Kwai Tsing dock workers strike

On March 28, 2013, dock workers at Kwai Tsing took industrial action seeking a 17 per cent pay rise. The port is operated by Hongkong International Terminals (HIT).

Leave political grandstanding out of negotiations over dockers' dispute

John Meredith says political grandstanding must not be allowed to prevent a resolution to the dockers' strike, which is causing harm to Hong Kong's business as it drags on, to everyone's loss

PUBLISHED : Tuesday, 30 April, 2013, 12:00am
UPDATED : Tuesday, 30 April, 2013, 5:35am

After decades of investment and growth that once established it as the largest port facility in the world, the port of Hong Kong now risks losing business and its global leadership to competitors from Singapore, Taiwan, Japan, Korea, Malaysia and mainland China. These lost cargoes would adversely affect not only the dockers but thousands of others who are involved in related businesses in Hong Kong's pivotally important logistics chain.

For those of us anxious to agree on a positive outcome to the current dispute between striking dockworkers and their employers, a simple basic reality needs to be recognised. Hong Kong's port operators have achieved world leadership by being efficient and cost-effective. The waterfront is not an easy or simple business: it involves tough negotiations with customers on fees and charges as well as with our employees and supporting companies. Negotiations may be tough but they are always in good faith: we share a keen interest in reaching an agreement that can be valued and respected by all parties.

Stirred by a union and its leader that is more concerned with scoring political points than an agreement that secures the livelihoods of these contracted workers, the need for negotiation in good faith has been abandoned. This is perhaps the most disappointing aspect of the current stand-off.

These attacks, together with the claims that Hongkong International Terminals (HIT) has failed to respond to the needs of the industry and the welfare of those working in it, do both an injustice to the staff and are additionally an insult to those of us who are intensely proud of the revolutionary business model that started in Hong Kong, has benefited our great city, and in the process enabled Hong Kong to become a world leader in its field.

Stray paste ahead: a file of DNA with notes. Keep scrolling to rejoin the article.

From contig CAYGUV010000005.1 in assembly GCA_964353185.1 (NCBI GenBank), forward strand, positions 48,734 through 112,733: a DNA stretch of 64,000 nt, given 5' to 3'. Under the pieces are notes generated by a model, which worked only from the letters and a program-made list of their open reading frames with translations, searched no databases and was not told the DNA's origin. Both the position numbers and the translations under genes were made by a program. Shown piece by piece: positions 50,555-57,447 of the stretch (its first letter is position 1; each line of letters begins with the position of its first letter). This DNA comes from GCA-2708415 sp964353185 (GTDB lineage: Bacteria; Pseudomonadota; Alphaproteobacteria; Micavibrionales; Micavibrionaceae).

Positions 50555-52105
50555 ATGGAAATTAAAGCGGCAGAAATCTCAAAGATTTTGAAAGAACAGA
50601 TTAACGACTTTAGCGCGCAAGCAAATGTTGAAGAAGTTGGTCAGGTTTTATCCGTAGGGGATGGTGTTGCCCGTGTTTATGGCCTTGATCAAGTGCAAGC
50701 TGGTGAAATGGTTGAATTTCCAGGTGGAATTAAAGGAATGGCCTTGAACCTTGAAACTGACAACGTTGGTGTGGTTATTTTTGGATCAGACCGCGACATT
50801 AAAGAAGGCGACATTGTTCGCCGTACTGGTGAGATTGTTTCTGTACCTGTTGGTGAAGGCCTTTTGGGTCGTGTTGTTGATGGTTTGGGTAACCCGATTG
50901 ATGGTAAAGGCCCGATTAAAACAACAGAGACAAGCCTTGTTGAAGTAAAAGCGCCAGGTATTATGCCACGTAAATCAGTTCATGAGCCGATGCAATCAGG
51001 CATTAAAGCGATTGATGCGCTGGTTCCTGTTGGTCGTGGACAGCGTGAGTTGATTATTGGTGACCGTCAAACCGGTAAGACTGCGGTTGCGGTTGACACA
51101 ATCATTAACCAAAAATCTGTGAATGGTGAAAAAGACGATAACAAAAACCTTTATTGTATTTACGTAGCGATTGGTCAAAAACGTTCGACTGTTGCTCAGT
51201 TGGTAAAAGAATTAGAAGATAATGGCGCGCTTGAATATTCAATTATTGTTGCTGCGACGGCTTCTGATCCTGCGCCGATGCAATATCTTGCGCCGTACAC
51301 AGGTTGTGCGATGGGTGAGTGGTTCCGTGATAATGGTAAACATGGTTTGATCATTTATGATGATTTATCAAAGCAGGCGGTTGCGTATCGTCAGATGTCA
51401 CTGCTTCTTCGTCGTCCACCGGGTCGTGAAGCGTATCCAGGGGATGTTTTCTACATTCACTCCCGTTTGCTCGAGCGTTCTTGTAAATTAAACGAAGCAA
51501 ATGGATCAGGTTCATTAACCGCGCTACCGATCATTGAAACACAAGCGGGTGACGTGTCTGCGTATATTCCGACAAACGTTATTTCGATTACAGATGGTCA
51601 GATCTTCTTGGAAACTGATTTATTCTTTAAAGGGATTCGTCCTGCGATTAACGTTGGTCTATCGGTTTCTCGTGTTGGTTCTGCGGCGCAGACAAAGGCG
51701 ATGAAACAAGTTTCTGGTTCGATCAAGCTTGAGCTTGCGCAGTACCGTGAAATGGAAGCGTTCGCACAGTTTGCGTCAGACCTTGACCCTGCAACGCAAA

Not only are the activities of the Confederation of Trade Unions deceptive, they are dangerous. A crucial point to remember with transhipment cargoes is that they do not have to come through Hong Kong. They can choose to transit at many other ports, and if we lose the trust of the shipping lines to deliver the right product at the right price, then our transhipment traffic will be lost. In fact, a number of transhipment cargoes have already bypassed us, and if our costs increase or our efficiency becomes uncertain, the business won't be coming back.

This does not seem to matter to Lee Cheuk-yan of the CTU, nor do the other facts that he chooses to ignore; his overall strategy being to directly attack Hutchison Whampoa chairman Li Ka-shing with Cultural Revolution-style banners and slogans and by protesting at Mr Li's residence and Hutchison Whampoa retail stores.

The dockers involved in the recent industrial action at the port work for independent contracting companies. They do not work directly for HIT. Lee Cheuk-yan of CTU knows this, yet he is dramatically focusing on Hutchison Whampoa, HIT and Mr Li personally.

Even if the dockers worked for HIT, the company is part of Hutchison Port Holdings Trust, a listed entity on the Singapore exchange, which has an independent board and governance. Hutchison Whampoa holds only a 27.6 per cent stake in Hutchison Port Holdings Trust, and HIT contributes less than 1 per cent to Hutchison Whampoa's overall profit.

What the union leaders and those who follow them choose to ignore is the delicate economic balance that must be maintained to keep the port of Hong Kong operating. The fact is that over 70 per cent of the port's business involves comparatively low-value transhipment cargoes which originate in places like Thailand and Vietnam and are transported in small ships to a hub port, such as Hong Kong, where they are transferred to larger vessels for their eventual destination to the US, Europe and other markets.

HIT has spent 45 years building a successful transhipment operation with facilities specially designed to serve what once was a revolutionary concept for port cargo handling. Mr Li and Hutchison risked investment to grow the industry in Hong Kong even at times when others were hesitant or unwilling, and it has proven beneficial to all.

This dedicated investment and corporate leadership allowed HIT to build up resources required for transhipment traffic and to field a workforce accordingly. This has resulted in the port of Hong Kong becoming a premier transhipment hub in the region, fiercely competitive in terms of operational efficiency, price, quality and consistency.

Yet the model has its challenges. The transhipment business is inconsistent. Container volumes rise and fall week to week, due to a whole host of factors outside our control. Competition is fierce, particularly among developing countries that would very much like to take our place by undercutting the narrow margins we must maintain to be competitive.

To keep the port of Hong Kong successful and benefit the many who depend on it, we have established baseline resources but must also depend on external contractors whenever the workload rises above a point at which we cannot operate effectively. They are a key component of our successful model, and we value their contribution. Negotiation in good faith can settle this dispute. Grandstanding theatrics cannot.

Dr John Meredith is group managing director of Hutchison Port Holdings


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